The Rose Crown by Catharine Glen
“Elite soldier Marian serves and protects the royal family—a responsibility she does not take lightly. But when she thwarts an assassination attempt on the king, she unwittingly becomes a prime suspect. Worse, she is left with a terrible, pulsing wound and vile, intrusive thoughts that are not her own. Now, the mysterious cult behind the attack has targeted her, and Marian soon learns of their goal to restore a devastating relic: the legendary Rose Crown.
Former mercenary Henryk has vowed to prevent the restoration of the Rose Crown at any cost. When he encounters Marian, he discovers the terrifying truth of her involvement—and the mortal danger they both face. Drawn together by the very thing that could destroy them, Henryk and Marian must forge a bond of trust—before it’s too late.
Can Marian battle against the ancient darkness consuming her soul, or will it utterly destroy them both?” – From Amazon
Story – Well-Presented
We will be honest; we were blown away by Miss Glen’s book. We loved Marian and Henryk. The word Miss Glen has built is beautiful, her characters are admirable but believable, and she makes excellent use of Henryk and Marian while pushing the story forward. By the end of the story, everything felt as if it were there for a reason, an elegantly crafted, if not completely original story that will leave lovers of the genre yearning for more. Honestly, we want to gush more, but we do not do spoilers – read the book!
“She leapt on top of him before he could stand. Grabbing his sword hand, she twisted hard, prying the blade from his fingers. He released a strangled cry, swinging his other arm up. His fist struck her ear. Trying to ignore the ringing, she ripped the sword from his hand and flung it away from them. Marian thrust her own blade against his neck, pinning him there.”
Style and Formatting – Admirable
We enjoyed Miss Glen’s style as well; her use of dialogue and thoughts to build vivid mental images of her characters cannot be understated. As well, the dialogue was believable, which can be difficult for new writers. It all comes together to enhance the story that we cannot find a thing that detracts, save perhaps for a couple of small formatting mistakes.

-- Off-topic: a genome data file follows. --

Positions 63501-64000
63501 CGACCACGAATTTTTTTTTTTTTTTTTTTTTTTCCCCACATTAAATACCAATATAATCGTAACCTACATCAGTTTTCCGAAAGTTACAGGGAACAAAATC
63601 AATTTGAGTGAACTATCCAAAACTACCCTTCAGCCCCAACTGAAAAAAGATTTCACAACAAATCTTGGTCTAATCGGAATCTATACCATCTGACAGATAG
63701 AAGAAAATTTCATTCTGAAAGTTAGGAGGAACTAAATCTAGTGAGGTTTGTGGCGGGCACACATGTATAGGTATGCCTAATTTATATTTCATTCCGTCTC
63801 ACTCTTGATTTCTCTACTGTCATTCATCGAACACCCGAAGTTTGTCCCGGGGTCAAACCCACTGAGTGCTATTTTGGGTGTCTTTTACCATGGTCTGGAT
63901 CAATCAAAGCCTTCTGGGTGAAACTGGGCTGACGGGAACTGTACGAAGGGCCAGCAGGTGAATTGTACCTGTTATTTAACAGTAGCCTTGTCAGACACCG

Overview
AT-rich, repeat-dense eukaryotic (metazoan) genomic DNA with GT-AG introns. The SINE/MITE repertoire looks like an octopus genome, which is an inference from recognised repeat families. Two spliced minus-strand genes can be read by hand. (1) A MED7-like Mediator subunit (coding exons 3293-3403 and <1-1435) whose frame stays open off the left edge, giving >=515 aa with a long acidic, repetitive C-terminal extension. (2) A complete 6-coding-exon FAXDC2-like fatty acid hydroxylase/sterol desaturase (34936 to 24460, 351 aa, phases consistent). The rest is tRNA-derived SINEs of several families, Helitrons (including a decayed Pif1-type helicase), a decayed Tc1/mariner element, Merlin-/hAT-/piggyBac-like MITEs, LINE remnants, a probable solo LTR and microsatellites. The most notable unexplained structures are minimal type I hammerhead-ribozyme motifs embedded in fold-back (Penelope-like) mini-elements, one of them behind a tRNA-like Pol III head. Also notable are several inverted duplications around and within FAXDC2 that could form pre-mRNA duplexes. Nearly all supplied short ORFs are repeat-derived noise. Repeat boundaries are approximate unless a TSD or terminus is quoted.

“Marian trailed behind Anselm as they made their way through the keep. She didn’t have to wonder long where they were going. He stopped before a door that was all too familiar and she couldn’t help but wonder if this was some cruel twist of the knife.”
Literary Value – Noteworthy
Feminism? The trouble of being a woman in a man’s world? Those are big here. Miss Glen uses Marian’s gender to explore these issues in the proper way. While we will not call the social message the central theme of the book, one would have a difficult time loving this as much as we do if they were looking for a ham-handed bro-fest that many dark fantasies can seem to devolve to from time to time. That being said, even as she explores these issues, you learn to respect both Marian and Henryk not as a woman and a man but as people, and maybe that is what matters most.
“Instinctively, she reached for her sword. But even as she cleared the blade from its scabbard, she detected no animosity from the ethereal woman. She only watched. Another brush of curiosity danced over Marian’s skin.”
Overall –4.5, Highly Recommended
Indeed, we can hardly recommend this book enough. It was a bit of a surprise, to be honest, we find that good covers rarely show the quality of any book, but we were wrong here. Miss Glen goes as far as to thank her cover artist, and for a good reason. We can say, without a doubt, that the book Miss Glen has placed that cover on is worthy of the art. It is a work of quality and care that seems rare in the indie publishing world, and we would recommend to anyone who asked us for a good fantasy, or just a good book.
Want to read The Rose Crown? You can find it on Amazon.
Want more art like you saw above? Check it out here.